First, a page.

Federal Administrative Arbitration At-A-Glance

These guidelines apply only to federal agencies' use of arbitration in administrative and contractual matters, not to the use of arbitration by litigators to settle a case in federal court

The Administrative Dispute Resolution Act of 1996 imposes several statutory requirements before federal agencies may use any type of arbitration

For any type of arbitration, all parties must consent to arbitration either before or after the dispute has arisen

The arbitration agreement covering the specific subject matter must:

have a cap on the amount of monetary relief the arbitrator(s) can award
must be in writing
may limit the range of potential other outcomes or remedies
recommended: that the range of potential non-monetary relief an arbitrator is empowered to order is specified in the agreement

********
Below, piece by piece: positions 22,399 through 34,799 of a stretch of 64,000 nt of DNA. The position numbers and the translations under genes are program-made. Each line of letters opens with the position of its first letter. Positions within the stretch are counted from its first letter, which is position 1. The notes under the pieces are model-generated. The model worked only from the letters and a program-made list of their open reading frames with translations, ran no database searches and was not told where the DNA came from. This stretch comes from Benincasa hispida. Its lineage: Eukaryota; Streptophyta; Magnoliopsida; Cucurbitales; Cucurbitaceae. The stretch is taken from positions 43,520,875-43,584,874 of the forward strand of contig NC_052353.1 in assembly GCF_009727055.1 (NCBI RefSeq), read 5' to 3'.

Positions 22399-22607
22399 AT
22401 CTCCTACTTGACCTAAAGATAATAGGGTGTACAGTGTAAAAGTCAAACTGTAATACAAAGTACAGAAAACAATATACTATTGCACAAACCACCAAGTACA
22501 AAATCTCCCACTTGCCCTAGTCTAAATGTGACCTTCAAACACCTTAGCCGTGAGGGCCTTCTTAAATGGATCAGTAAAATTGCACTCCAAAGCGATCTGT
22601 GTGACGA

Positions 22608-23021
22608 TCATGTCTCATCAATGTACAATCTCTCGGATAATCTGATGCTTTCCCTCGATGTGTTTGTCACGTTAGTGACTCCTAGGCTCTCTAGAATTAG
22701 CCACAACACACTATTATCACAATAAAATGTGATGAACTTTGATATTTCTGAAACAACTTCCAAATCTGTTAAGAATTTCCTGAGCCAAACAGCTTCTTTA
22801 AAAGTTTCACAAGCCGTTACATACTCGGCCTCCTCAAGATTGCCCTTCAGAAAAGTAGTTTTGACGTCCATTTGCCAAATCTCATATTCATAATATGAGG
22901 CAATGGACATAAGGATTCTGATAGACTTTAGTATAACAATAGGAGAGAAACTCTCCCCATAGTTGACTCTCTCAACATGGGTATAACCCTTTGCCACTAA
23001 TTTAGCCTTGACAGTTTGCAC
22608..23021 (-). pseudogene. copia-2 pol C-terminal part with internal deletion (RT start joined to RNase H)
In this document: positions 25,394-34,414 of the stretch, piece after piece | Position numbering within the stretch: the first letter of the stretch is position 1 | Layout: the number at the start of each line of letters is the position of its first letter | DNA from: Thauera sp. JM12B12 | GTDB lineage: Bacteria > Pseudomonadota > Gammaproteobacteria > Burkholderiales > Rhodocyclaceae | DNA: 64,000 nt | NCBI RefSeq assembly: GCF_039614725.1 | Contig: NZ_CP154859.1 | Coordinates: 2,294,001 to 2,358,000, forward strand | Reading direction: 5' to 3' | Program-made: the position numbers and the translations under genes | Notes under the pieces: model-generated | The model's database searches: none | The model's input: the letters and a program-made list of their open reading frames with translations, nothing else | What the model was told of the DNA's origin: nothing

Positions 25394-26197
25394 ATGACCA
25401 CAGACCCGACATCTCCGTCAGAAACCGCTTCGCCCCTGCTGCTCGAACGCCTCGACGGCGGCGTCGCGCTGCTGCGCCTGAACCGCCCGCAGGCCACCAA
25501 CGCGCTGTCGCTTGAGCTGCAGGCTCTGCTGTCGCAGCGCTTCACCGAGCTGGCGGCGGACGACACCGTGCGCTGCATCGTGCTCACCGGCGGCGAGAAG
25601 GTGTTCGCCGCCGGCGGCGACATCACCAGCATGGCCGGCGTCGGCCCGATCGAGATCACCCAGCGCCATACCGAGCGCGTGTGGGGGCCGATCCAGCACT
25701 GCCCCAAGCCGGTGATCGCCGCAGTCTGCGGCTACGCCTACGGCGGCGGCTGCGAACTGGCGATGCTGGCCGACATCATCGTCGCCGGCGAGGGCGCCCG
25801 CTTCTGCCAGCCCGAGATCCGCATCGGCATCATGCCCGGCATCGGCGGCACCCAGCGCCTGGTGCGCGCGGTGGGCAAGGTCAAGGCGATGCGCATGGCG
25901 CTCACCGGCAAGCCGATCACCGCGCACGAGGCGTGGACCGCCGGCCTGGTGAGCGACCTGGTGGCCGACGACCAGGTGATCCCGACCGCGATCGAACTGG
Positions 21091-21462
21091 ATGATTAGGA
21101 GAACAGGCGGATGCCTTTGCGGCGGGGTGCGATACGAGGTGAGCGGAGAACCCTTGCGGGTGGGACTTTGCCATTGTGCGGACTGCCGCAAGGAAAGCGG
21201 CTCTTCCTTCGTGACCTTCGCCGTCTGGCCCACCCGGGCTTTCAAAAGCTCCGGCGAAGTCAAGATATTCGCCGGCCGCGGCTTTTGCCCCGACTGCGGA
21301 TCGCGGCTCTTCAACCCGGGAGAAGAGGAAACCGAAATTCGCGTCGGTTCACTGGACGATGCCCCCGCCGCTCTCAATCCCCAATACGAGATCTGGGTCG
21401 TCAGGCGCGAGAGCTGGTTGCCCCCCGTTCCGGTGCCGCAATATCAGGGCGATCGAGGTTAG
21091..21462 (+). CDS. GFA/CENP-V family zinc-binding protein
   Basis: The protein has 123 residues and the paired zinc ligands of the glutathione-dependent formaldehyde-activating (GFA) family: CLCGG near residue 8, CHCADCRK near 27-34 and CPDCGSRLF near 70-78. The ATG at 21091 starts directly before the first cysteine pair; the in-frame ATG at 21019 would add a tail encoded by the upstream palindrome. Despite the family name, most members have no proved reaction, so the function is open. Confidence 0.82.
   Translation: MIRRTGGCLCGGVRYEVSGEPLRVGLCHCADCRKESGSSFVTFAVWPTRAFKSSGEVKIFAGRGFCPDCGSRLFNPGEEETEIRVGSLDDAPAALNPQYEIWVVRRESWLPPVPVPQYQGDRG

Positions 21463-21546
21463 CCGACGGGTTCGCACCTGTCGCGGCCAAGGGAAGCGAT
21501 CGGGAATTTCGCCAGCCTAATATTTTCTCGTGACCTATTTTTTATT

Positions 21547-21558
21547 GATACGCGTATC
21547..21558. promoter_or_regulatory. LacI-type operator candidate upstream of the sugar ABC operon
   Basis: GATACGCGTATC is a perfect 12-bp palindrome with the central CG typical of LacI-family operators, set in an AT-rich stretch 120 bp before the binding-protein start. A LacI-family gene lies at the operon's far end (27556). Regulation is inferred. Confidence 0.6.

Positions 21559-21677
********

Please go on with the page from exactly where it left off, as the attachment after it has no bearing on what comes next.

The federal official who consents to arbitration must have authority to use arbitration or otherwise have settlement authority for the subject matter of the dispute

Prior to the use of binding arbitration, the agency head must have issued guidelines on the appropriate use of binding arbitration in consultation with the Attorney General

As of August 2009, the following agencies have issued such guidance: Federal Aviation Administration, the Federal Deposit Insurance Corporation, the Federal Motor Carrier Safety Administration, the Department of the Navy, Presidio Trust, and the Department of the Treasury, Internal Revenue Service.

Federal ADR officials who have questions or need advice should contact Joanna M. Jacobs, Office of Dispute Resolution, U.S. Department of Justice, by telephone at (202) 305-4439 or via email to: joanna.jacobs@usdoj.gov.


Updated November 26, 2021

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